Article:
Hero Tales from American History, page 109
by Henry Cabot Lodge
onor in an assault upon Fort Wagner, which was ordered for that night. He had proved that the negroes could be made into a good regiment, and now the second great opportunity had come, to prove their fighting quality. He wanted to demonstrate that his men could fight side by side with white soldiers, and show to somebody beside their officers what stuff they were made of. He, therefore, accepted the dangerous duty with gladness. Late in the day the troops were marched across Folly and Morris islands and formed in line of battle within six hundred yards of Fort Wagner. At half-past seven the order for the charge was given, and the regiment advanced. When they were within a hundred yards of the fort, the rebel fire opened with such effect that the first battalion hesitated and wavered. Colonel Shaw sprang to the front, and waving his sword, shouted: "Forward, 54th!" With another cheer, the men rushed through the ditch, and gained a parapet on the right. Colonel Shaw was one of the first to scale the walls. As he stood erect, a noble figure, ordering his men forward and shouting to them to press on, he was shot dead and fell into the fort. After his fall, the assault was repulsed.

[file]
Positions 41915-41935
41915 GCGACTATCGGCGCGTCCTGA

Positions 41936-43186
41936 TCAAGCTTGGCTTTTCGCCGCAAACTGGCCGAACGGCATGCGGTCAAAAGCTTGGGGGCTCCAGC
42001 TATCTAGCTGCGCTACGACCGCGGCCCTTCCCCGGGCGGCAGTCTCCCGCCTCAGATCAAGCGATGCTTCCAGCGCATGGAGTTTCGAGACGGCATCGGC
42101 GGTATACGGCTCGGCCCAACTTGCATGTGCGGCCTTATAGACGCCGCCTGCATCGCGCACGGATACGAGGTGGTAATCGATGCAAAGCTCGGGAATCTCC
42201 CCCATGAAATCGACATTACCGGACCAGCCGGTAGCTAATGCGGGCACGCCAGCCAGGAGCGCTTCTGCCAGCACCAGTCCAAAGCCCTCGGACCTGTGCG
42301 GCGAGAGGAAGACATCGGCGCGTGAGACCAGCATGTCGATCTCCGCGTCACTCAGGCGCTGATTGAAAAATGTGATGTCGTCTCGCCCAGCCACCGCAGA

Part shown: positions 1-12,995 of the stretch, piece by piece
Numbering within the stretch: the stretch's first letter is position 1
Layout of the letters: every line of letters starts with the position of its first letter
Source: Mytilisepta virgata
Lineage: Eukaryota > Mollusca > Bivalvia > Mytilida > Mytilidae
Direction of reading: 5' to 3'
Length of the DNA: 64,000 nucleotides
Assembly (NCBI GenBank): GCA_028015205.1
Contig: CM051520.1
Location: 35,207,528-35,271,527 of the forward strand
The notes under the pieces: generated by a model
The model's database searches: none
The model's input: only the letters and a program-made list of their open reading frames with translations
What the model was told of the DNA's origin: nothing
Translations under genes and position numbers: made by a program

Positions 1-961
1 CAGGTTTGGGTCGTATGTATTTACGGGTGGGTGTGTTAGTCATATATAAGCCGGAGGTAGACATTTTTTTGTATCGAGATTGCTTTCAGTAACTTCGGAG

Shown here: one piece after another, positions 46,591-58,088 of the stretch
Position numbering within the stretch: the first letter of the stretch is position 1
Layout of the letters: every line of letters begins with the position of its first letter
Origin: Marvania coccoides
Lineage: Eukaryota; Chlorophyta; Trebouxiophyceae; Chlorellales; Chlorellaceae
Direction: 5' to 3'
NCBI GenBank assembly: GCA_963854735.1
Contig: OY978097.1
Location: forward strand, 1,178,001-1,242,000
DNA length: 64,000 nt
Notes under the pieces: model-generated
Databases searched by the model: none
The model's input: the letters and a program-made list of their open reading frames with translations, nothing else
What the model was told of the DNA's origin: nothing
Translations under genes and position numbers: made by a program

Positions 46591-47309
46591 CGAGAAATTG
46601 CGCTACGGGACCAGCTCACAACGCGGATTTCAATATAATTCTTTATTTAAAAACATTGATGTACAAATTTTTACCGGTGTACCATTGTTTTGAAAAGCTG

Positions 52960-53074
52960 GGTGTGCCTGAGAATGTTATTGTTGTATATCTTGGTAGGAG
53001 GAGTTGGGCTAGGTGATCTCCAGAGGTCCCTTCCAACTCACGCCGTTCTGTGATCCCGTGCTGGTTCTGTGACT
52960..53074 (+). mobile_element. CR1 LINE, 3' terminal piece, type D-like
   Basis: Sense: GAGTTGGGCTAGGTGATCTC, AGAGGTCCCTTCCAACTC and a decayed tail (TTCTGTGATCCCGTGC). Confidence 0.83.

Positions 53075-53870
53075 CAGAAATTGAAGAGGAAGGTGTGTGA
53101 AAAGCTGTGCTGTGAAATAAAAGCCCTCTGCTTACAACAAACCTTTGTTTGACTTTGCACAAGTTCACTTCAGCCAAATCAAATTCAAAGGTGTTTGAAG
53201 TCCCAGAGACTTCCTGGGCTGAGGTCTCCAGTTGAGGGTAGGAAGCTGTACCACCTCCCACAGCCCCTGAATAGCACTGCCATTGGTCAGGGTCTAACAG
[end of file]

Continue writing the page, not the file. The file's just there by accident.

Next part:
General Haywood, commanding the rebel forces, said to a Union prisoner: "I knew Colonel Shaw before the war, and then esteemed him. Had he been in command of white troops, I should have given him an honorable burial. As it is, I shall bury him in the common trench, with the negroes that fell with him." He little knew that he was giving the dead soldier the most honorable burial that man could have devised, for the savage words told unmistakably that Robert Shaw's work had not been in vain. The order to bury him with his "niggers," which ran through the North and remained fixed in our history, showed, in a flash of light, the hideous barbarism of a system which made such things and such feelings possible. It also showed that slavery was wounded to the death, and that the brutal phrase was the angry snarl of a dying tiger. Such words
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